How can you keep up with and counter the rapid spread and evolution of viral targets?
Viruses, especially RNA viruses, are notorious for their high mutation rates. Here at Sino Biological, we are constantly monitoring the change of SARS-CoV-2 via online data sources such as GISAID and other government resources (e.g., US CDC, WHO). Once a mutation of concern is identified, we can quickly modify the WT expression vectors and express the mutant proteins via the established protocols. For spike protein, depending on the location of the mutation, we routinely use HEK293 cells to express S1 and RBD proteins, while the insect system is often used to produce full-length spike ECD.
I would also like to mention the advantages of our high-throughput protein/antibody expression platform. It is HEK293-based and produces proteins in shaker flasks rather than culture plates. The results generated this way are more relatable to further scale-up, and we can make ~100 mutant RBD proteins per week, if necessary. This platform is a powerhouse to generate mutant protein libraries large enough to support antibody evasion assays and identify potentially critical mutations.
Your work with infectious diseases extends far beyond just SARS-CoV-2 research though. Please can you tell us about your viral antigen bank and its applications?
I believe it is important to learn from the past pandemics to better prepare for the future, which at this point seems more a question of “when” instead of “if”. The viral antigen bank (ProVirTM) was established based on this notion, and we are in the process of trying to express a variety of viral proteins covering as many virus families as possible. We believe the knowledge and experience gained from this work would help the speedy development of proteins from novel viruses as well.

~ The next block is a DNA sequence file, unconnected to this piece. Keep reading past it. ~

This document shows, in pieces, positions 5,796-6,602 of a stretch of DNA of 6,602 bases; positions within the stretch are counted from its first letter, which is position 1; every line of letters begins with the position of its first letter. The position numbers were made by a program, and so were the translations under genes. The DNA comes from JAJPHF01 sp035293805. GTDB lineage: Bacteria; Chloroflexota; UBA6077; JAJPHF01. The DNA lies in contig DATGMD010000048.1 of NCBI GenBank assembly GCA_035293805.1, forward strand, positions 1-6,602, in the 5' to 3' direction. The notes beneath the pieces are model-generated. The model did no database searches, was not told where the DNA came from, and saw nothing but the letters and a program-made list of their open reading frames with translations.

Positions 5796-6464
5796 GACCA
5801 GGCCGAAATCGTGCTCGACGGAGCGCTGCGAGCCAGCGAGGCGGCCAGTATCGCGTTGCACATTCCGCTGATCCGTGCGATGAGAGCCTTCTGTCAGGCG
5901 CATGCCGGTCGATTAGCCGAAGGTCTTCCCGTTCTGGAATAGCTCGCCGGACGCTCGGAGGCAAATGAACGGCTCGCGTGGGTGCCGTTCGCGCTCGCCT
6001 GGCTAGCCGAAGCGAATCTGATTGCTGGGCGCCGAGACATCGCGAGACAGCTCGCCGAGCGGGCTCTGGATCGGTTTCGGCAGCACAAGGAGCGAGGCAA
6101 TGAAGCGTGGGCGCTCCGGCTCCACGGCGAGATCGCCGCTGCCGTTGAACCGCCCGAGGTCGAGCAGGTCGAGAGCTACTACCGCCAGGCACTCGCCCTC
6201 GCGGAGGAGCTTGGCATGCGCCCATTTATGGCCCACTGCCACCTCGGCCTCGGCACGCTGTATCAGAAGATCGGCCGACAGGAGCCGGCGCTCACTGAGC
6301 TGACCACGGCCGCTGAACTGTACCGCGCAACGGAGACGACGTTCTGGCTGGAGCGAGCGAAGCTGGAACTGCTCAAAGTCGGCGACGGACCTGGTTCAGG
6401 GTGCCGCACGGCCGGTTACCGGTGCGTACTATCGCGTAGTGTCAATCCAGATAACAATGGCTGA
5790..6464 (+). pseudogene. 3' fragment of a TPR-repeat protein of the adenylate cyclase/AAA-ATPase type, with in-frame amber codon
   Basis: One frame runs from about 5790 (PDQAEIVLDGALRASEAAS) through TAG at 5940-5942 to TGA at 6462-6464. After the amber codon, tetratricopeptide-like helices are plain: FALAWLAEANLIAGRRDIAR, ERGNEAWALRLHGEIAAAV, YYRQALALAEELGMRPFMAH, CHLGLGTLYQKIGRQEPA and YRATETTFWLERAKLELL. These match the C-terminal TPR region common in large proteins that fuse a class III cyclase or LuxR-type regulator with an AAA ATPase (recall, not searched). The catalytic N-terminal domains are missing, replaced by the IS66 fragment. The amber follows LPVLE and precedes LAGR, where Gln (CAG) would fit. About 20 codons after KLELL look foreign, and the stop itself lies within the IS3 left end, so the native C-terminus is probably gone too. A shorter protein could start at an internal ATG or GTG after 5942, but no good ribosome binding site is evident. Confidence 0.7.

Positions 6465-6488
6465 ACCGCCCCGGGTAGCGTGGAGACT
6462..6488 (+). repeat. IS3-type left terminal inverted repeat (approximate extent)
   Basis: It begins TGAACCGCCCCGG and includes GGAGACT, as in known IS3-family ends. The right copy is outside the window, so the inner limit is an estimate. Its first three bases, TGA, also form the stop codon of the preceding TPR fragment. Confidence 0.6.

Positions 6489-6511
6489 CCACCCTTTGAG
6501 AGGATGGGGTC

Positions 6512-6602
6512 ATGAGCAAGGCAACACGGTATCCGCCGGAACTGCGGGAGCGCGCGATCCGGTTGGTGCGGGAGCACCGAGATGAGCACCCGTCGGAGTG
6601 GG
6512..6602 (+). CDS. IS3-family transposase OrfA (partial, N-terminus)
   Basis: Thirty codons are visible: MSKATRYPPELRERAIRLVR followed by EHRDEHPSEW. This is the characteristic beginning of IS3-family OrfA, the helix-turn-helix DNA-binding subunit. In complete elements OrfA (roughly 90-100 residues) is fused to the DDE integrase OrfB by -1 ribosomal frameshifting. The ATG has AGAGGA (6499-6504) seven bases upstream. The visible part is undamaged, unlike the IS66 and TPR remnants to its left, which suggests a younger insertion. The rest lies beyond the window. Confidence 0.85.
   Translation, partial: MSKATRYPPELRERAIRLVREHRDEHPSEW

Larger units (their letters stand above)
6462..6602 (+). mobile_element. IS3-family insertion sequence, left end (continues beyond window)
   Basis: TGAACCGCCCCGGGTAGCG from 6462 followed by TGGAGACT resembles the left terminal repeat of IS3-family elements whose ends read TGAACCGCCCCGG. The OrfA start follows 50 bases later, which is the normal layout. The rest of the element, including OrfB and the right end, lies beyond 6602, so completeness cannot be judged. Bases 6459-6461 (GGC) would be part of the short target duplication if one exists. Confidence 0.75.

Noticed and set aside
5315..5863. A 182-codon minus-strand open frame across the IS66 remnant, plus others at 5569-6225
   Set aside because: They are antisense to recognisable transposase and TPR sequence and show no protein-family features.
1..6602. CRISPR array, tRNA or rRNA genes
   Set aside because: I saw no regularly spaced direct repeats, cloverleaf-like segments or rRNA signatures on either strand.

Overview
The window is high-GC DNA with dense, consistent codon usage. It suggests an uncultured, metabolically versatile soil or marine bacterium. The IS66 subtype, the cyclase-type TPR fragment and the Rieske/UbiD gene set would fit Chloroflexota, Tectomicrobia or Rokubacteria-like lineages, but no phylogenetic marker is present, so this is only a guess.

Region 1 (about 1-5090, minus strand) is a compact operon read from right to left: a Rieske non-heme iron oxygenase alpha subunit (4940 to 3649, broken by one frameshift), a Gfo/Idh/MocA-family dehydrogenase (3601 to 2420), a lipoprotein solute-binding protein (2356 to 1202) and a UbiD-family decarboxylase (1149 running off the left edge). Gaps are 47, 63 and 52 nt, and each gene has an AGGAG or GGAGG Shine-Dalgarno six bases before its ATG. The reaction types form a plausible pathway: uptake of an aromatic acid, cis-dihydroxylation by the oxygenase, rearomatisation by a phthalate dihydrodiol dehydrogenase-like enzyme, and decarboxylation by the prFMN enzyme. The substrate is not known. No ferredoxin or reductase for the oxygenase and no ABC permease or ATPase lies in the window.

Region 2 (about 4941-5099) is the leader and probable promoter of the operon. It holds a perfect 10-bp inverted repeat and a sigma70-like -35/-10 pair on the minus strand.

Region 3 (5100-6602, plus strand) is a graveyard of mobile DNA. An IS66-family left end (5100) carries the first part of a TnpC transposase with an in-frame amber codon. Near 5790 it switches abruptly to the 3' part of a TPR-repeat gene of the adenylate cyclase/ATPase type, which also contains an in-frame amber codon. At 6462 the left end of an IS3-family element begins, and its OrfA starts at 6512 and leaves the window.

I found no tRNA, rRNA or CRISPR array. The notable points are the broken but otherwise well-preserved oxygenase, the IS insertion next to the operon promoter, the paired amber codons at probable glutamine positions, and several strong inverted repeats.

The ProVirTM viral antigen bank contains a collection of over 1,000 products from 45 different virus types and 350 strains. This includes influenza HA, NA, and NP proteins, as well as a variety of antigens of other viruses such as Ebola, Zika, RSV, HPV, and HIV. Utilizing various expression hosts, ranging from eukaryote cells (HEK293 and insect) to prokaryotes (E.coli), we are able to produce not only viral structural proteins that mediate host interactions but also active virus enzymes that carry out key catalytic functions crucial for viral propagation and assembly. The ‘antigens’ in the ProVirTM bank are; therefore, useful beyond antibody generation and can be used to screen novel therapeutics.
Do you have any tips for best practices for generating high-quality recombinant viral proteins with complicated structures and post-translational modifications?
Based on their locations in a virus particle, viral proteins carry out unique functionalities that are often determined by their high-order structure and post-translational modifications (PTMs). To produce a biologically relevant recombinant viral protein, it is important to pay attention to several factors.
In host cells, cellular machinery largely impacts the folding and the type of PTMs added to the protein of interest. Since viral surface glycoproteins usually have complex structures and rely heavily on glycans for evading the immune system, we find eukaryote cell hosts, such as HEK293, are most suitable for these proteins. On the other hand, prokaryote cells, such as E.coil, are sufficient in producing enzymes and proteins that stabilize the virus genome (e.g., nucleocapsid protein of SARS-CoV-2). Insect cells are versatile hosts and they can be used as an alternative in producing essentially all types of viral proteins. What’s more, glycoproteins produced from insect cells contain shorter glycan chains, a feature that is appealing for works in structural biology.
When it comes to protein localization, HEK293 and insect cells are routinely used to express secreted proteins (e.g., the ectodomain of viral surface glycoproteins), while E.coil is usually the main workhorse for producing intracellular proteins.
Some viral proteins, especially certain glycoproteins, often exist in an oligomeric state. Thus, accessory motifs are sometimes required to facilitate the oligomerization of viral proteins. We find motifs such as foldon and VASP are useful to obtain protein trimmers and tetramers, respectively.